By ELLEN FENSHOLT SORENSEN
On the book give-away table at this year’s Danebod Folk Meeting, I saw an envelope with a note on it still sitting out on the final day. The envelope was addressed to Ardis Petersen at Danebod in Tyler, MN from Mrs. P. Sorensen in Oak Park, IL. The post mark was August 19, 1991. The note on the envelope was signed by Asta Twedt. It read "Does anyone know who Mrs. P. Sorensen was? These are three beautiful pieces she wrote for a writing class and sent to my mother. She had a son, Martinus. Please take these if they mean something to you. They are of historical value."
Though not personally meaningful to me through any family connection, I thought that, as editor of Church and Life, I could take the envelope and let it be known through the publication. I did some genealogical research and made the connection to Mrs. P. Sorensen’s daughter, Ardis (Sorensen) Cicchella, with whom I had corresponded last year regarding a memorial gift. The envelope and its contents have been forwarded to her, and she gave permission to print this piece.—Ed.
One of the pleasures of a long life is the fuller meaning it can give to language. Take, for example, the word quilt. One of my all time favorite poems is R. T. [Robert P.T.] Coffin’s “Ole Farmer Alone.” In it the word quilt has special significance. It denotes a way of life—farm life. Death has taken the old farmer’s wife, and so he has inherited all her quilts and comforters, among them the quilt that covered their shared bed.
When I was young, the word quilt had no special meaning for me. Then because of certain events throughout my life, that word took on deeper and deeper meanings. Each event had its own images.
When our first child was about to be born, Nanna Mortensen, our Pastor’s wife and my friend, made a quilt for the baby’s crib. “I’ve made the flowers yellow,” she said, “so it can be used for a boy or a girl.” Well it was a boy, then a girl and another girl, then a boy. Much later came a precious little “Princess come lately.”
It pains me now to remember that I didn’t really appreciate the time, talent, and love that went into the making of that quilt. I was just too young and inexperienced.
Many years later when I was about to retire from teaching, my colleagues invited me to coffee and to watch as they made a gift for me. They were sewing the large center block for a quilt. It was fitting that the pattern was of a schoolhouse.
It should have been a pleasure, but oh, for a former seamstress it was torture. It looked as though they had never had a thimble on finger of a needle in hand. Then slowly it came to me. These women, for a friend, had the courage to try something new, and for them, difficult. How dear they were. How I would miss our daily work and companionship.
With the passing years, comprehension grew. I remembered a quilt from long ago. I was five years old. My Mother had made a quilt from old woolen suits—you know how the knees and seat of pants wear out first, and there is still much usable material left. The quilt was made of blue and gray geometrical pieces. The diamond shape was the most fun for a small finger to trace. That quilt covered three little sisters who slept in a large black iron bed.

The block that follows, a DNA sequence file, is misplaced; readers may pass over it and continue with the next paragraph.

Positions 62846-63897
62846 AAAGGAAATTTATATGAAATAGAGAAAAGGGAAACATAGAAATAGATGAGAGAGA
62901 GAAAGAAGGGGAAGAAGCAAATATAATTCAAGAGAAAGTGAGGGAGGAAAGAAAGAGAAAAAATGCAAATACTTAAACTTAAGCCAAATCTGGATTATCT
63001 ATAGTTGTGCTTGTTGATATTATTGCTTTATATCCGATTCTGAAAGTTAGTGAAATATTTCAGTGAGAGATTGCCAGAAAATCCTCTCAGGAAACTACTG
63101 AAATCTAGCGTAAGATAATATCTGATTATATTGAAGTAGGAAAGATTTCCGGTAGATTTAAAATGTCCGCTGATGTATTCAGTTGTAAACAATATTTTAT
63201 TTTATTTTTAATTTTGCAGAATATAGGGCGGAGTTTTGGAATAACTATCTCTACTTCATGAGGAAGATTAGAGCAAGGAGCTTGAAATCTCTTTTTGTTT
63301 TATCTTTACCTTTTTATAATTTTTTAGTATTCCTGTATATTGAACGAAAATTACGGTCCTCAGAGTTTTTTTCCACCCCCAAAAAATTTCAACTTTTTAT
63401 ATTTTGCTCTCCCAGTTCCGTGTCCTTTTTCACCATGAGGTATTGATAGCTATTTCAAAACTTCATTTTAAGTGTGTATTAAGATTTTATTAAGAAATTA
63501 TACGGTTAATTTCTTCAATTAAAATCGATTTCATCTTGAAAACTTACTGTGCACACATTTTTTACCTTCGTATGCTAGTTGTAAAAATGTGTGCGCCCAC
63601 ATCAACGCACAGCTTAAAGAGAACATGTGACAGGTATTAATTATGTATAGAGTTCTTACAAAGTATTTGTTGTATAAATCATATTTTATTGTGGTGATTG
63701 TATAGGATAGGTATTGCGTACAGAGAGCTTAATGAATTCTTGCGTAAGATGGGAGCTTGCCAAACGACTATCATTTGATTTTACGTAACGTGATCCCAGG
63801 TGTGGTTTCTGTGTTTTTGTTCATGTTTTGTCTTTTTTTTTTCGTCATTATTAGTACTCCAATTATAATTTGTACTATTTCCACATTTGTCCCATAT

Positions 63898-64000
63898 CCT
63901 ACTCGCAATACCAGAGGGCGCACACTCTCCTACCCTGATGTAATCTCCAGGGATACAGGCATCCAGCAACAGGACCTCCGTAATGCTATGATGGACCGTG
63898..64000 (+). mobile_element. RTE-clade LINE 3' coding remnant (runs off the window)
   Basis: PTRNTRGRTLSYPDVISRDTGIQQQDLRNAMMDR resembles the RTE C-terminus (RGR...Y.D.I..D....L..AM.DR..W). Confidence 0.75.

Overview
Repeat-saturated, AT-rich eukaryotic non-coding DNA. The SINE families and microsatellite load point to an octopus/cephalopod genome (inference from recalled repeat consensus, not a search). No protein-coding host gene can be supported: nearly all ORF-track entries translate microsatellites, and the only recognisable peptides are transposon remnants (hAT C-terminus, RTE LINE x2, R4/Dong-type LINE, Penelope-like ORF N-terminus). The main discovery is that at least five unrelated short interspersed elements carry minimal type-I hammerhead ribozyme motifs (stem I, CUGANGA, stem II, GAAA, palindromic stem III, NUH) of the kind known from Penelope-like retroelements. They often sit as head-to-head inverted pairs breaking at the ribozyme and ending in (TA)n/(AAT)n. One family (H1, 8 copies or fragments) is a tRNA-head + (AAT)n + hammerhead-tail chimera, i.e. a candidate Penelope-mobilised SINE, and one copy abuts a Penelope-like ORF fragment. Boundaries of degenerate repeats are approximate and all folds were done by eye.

In a dream, soldiers in blue and gray marched with unsteady gait. Where had they come from? They came from the Memorial Day parade I had watched from the street curb—a curb lined with galvanized tubs filled with fragrant pink and white peonies. They were the last of the Civil War “vets” marching to Chicago’s Oak Woods Cemetery, the cemetery where my Mother would soon be laid to rest. She died in June in the early summer of her life, twenty-nine years old.
The first cold night of the following October, the blue and gray quilt was taken out of moth balls. Once again it was placed over the three little girls. On one side of me slept my older sister. On the other side, my gently and beautiful little sister breathed softly. How could it be that before long I felt as if I was [sic] enveloped in the warmth of my Mother’s body?
In October of 1990, guests from Florida and Montana visited me. The Montana couple, Gerda and Jørgen had just celebrated their fiftieth wedding anniversary. Gerda, a teacher and farm wife, had brought pictures of the making of a quilt. The quilt was to be a gift from their family for their anniversary.
There was love and pride and incredulity in her voice as Gerda told the story of its making. Three generations had worked together, Jørgen’s ninety-two year old mother among them. They were all busy homemakers. Think of the planning, the time, the shopping, and the skill necessary for such an undertaking! [Then think of all the sharing of memories in loving conversation.--handwritten in]
I thought about the symbolism of that quilt; the trials and joys and victories of raising a family. I thought about the uncertainties of farm life. What kind of harvest will we have this year?
And finally I thought about the quilt of that great mystery, the marriage bed. The place where a man and a woman, in love, join hands with the hands of God in the creation of a new life.
Thinking back on it all, I recalled a song we had played in our high school orchestra, a song my Father loved—“Oh sweet mystery of life at last I’ve found you.”
And, I think, I cannot as yet fully comprehend you, but I accept and cherish you: quilt, the symbol fo [sic] that great mystery-life.
The dark glass through which the word is seen becomes clearer.
And I give thanks.
Bridget Lois Jensen